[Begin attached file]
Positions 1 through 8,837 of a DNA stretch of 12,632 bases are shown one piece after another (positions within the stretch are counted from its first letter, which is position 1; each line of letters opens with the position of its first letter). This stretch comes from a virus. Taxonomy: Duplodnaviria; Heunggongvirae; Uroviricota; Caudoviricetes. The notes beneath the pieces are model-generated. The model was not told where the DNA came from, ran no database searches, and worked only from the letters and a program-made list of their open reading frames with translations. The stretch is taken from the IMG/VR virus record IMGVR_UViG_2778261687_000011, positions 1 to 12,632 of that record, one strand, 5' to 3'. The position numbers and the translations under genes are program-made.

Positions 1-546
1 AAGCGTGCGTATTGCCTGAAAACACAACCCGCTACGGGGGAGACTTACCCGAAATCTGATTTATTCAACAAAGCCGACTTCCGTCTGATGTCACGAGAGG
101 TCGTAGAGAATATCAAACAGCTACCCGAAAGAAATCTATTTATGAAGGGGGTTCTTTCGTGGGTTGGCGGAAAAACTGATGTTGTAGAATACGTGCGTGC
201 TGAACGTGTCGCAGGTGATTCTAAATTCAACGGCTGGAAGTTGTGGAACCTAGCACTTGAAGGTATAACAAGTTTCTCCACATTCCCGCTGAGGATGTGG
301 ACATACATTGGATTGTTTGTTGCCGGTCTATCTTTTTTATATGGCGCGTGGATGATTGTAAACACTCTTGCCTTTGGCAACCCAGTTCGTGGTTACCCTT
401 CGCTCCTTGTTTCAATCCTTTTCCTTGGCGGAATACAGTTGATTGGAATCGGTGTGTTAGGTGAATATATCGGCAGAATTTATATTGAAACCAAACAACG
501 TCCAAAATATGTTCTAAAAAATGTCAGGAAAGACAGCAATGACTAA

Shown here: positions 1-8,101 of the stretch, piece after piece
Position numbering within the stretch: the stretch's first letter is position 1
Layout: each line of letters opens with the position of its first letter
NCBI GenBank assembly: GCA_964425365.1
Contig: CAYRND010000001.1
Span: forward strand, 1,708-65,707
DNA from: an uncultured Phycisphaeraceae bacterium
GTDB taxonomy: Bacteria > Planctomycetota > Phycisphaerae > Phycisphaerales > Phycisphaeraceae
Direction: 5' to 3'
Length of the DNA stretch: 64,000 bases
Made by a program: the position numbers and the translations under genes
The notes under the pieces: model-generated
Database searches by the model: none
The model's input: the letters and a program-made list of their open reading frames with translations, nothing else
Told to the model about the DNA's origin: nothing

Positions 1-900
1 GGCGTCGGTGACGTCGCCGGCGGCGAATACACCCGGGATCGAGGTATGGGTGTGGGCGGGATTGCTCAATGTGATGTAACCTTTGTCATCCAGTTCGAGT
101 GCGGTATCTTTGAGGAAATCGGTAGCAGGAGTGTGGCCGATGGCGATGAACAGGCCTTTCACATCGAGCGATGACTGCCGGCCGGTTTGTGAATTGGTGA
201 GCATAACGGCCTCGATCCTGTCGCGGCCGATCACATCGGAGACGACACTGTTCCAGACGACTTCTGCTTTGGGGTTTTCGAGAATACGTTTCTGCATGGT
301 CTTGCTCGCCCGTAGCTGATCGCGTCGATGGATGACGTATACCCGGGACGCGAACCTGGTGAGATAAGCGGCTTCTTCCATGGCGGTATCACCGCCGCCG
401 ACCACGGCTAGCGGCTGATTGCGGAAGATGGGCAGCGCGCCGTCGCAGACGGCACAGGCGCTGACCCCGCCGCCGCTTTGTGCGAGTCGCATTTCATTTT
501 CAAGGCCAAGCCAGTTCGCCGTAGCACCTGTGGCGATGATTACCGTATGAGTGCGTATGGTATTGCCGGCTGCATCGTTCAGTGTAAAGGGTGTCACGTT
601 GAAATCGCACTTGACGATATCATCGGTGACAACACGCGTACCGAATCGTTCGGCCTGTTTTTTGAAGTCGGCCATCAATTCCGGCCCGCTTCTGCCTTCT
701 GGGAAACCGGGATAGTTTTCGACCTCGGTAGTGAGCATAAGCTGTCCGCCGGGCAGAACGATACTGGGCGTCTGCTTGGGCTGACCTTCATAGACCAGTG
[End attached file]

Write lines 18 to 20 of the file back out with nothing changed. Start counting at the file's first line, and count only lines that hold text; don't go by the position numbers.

Length of the DNA stretch: 64,000 bases
Made by a program: the position numbers and the translations under genes
The notes under the pieces: model-generated